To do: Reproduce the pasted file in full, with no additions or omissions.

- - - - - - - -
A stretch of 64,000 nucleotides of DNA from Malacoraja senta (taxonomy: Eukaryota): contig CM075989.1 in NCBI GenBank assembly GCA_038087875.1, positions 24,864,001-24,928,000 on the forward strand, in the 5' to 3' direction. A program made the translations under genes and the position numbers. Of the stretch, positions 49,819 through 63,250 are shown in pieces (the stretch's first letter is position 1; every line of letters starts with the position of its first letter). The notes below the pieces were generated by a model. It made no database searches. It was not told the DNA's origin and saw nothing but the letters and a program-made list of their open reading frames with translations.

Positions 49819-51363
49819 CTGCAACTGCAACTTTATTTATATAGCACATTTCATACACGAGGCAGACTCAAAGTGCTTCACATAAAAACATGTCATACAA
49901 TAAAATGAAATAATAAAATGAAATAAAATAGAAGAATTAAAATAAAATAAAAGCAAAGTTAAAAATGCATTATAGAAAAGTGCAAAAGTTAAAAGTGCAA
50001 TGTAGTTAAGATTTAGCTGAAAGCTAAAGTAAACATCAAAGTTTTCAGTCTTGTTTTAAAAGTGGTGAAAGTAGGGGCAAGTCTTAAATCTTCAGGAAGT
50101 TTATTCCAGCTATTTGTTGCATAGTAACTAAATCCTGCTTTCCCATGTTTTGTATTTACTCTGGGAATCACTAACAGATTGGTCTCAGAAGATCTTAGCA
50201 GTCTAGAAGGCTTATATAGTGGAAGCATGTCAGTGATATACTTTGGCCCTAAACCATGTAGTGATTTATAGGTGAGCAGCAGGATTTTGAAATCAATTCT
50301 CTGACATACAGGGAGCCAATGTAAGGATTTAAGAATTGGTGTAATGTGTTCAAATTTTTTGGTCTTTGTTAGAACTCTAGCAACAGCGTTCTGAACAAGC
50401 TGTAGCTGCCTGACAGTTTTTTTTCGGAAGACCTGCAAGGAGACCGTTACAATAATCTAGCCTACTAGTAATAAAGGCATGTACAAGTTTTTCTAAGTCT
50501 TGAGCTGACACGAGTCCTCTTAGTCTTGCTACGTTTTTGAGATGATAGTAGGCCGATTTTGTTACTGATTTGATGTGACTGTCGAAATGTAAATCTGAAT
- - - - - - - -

A stretch of 64,000 nucleotides of DNA from Malacoraja senta (taxonomy: Eukaryota): contig CM075989.1 in NCBI GenBank assembly GCA_038087875.1, positions 24,864,001-24,928,000 on the forward strand, in the 5' to 3' direction. A program made the translations under genes and the position numbers. Of the stretch, positions 49,819 through 63,250 are shown in pieces (the stretch's first letter is position 1; every line of letters starts with the position of its first letter). The notes below the pieces were generated by a model. It made no database searches. It was not told the DNA's origin and saw nothing but the letters and a program-made list of their open reading frames with translations.

Positions 49819-51363
49819 CTGCAACTGCAACTTTATTTATATAGCACATTTCATACACGAGGCAGACTCAAAGTGCTTCACATAAAAACATGTCATACAA
49901 TAAAATGAAATAATAAAATGAAATAAAATAGAAGAATTAAAATAAAATAAAAGCAAAGTTAAAAATGCATTATAGAAAAGTGCAAAAGTTAAAAGTGCAA
50001 TGTAGTTAAGATTTAGCTGAAAGCTAAAGTAAACATCAAAGTTTTCAGTCTTGTTTTAAAAGTGGTGAAAGTAGGGGCAAGTCTTAAATCTTCAGGAAGT
50101 TTATTCCAGCTATTTGTTGCATAGTAACTAAATCCTGCTTTCCCATGTTTTGTATTTACTCTGGGAATCACTAACAGATTGGTCTCAGAAGATCTTAGCA
50201 GTCTAGAAGGCTTATATAGTGGAAGCATGTCAGTGATATACTTTGGCCCTAAACCATGTAGTGATTTATAGGTGAGCAGCAGGATTTTGAAATCAATTCT
50301 CTGACATACAGGGAGCCAATGTAAGGATTTAAGAATTGGTGTAATGTGTTCAAATTTTTTGGTCTTTGTTAGAACTCTAGCAACAGCGTTCTGAACAAGC
50401 TGTAGCTGCCTGACAGTTTTTTTTCGGAAGACCTGCAAGGAGACCGTTACAATAATCTAGCCTACTAGTAATAAAGGCATGTACAAGTTTTTCTAAGTCT
50501 TGAGCTGACACGAGTCCTCTTAGTCTTGCTACGTTTTTGAGATGATAGTAGGCCGATTTTGTTACTGATTTGATGTGACTGTCGAAATGTAAATCTGAAT